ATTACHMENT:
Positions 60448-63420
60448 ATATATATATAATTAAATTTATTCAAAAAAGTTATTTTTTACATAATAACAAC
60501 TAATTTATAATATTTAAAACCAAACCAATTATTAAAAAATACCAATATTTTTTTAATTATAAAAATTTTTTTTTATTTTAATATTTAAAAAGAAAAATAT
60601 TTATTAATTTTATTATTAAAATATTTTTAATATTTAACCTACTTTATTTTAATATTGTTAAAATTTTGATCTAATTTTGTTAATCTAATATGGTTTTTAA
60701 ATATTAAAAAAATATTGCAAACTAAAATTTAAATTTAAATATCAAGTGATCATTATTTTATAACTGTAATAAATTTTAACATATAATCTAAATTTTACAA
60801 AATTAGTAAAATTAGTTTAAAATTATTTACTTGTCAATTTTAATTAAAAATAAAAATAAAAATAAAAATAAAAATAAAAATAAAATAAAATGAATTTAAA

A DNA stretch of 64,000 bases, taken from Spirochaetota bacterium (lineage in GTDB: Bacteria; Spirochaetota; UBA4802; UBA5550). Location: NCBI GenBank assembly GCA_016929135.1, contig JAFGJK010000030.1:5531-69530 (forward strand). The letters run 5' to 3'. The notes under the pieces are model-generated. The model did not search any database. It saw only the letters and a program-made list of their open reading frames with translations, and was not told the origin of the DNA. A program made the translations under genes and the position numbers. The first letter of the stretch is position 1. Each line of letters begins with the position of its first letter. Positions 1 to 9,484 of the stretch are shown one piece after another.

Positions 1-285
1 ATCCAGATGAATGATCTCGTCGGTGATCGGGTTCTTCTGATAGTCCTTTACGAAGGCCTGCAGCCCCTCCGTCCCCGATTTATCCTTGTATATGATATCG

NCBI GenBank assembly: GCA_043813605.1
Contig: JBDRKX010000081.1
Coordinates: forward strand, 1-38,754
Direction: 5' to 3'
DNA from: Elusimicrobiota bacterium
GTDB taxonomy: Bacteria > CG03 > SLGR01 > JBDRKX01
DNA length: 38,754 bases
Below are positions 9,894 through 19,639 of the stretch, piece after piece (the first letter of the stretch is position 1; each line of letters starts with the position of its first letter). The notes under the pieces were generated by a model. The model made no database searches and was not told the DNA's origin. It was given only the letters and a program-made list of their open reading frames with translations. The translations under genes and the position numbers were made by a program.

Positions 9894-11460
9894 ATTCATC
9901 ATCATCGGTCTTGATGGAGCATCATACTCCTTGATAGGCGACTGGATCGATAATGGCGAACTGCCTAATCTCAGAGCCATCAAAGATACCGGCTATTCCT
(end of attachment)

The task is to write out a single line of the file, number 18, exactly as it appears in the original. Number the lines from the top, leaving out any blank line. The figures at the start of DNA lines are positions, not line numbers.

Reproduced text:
Positions 9894-11460